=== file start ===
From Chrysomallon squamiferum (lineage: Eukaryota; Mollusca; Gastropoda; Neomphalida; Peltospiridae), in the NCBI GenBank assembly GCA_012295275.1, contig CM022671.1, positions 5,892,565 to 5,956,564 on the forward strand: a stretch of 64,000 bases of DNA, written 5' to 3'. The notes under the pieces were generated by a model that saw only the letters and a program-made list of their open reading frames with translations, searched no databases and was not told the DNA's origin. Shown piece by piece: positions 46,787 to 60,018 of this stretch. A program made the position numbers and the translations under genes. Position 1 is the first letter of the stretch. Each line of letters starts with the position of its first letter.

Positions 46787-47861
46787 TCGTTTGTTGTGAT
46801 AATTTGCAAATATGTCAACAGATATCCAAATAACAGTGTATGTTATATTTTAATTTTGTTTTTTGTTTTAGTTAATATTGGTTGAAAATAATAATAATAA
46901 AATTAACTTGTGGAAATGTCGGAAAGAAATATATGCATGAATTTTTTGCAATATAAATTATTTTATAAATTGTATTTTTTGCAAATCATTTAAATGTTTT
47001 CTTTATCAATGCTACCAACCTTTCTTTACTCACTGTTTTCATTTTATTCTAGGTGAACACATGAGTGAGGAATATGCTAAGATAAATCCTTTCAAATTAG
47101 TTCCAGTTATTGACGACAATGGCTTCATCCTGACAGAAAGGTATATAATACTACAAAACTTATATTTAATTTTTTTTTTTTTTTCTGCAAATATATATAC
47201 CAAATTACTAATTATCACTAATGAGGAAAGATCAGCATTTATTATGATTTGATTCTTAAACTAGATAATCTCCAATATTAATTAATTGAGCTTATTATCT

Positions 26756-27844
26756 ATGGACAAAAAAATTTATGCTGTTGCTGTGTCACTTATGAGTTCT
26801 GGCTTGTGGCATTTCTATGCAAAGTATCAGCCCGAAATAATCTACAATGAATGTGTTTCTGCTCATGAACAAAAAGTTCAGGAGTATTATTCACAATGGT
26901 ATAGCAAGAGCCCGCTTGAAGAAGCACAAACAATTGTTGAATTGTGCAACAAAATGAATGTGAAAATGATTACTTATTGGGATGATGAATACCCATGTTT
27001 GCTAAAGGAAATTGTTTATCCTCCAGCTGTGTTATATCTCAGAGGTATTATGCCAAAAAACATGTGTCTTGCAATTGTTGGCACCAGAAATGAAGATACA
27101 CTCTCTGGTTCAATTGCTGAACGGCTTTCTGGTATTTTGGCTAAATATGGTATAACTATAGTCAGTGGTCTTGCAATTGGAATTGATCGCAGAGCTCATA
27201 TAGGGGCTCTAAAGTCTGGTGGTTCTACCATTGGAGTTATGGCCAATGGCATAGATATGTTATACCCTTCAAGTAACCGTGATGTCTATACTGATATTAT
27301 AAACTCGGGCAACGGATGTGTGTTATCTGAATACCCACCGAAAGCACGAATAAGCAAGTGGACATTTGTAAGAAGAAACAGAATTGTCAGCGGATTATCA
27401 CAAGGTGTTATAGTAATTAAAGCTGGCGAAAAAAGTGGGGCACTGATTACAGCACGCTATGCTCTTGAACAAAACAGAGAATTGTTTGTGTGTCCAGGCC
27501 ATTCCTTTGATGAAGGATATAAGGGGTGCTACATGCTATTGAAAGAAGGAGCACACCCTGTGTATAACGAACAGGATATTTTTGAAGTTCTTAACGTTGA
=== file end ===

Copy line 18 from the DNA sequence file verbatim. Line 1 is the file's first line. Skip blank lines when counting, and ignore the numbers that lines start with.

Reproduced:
27501 ATTCCTTTGATGAAGGATATAAGGGGTGCTACATGCTATTGAAAGAAGGAGCACACCCTGTGTATAACGAACAGGATATTTTTGAAGTTCTTAACGTTGA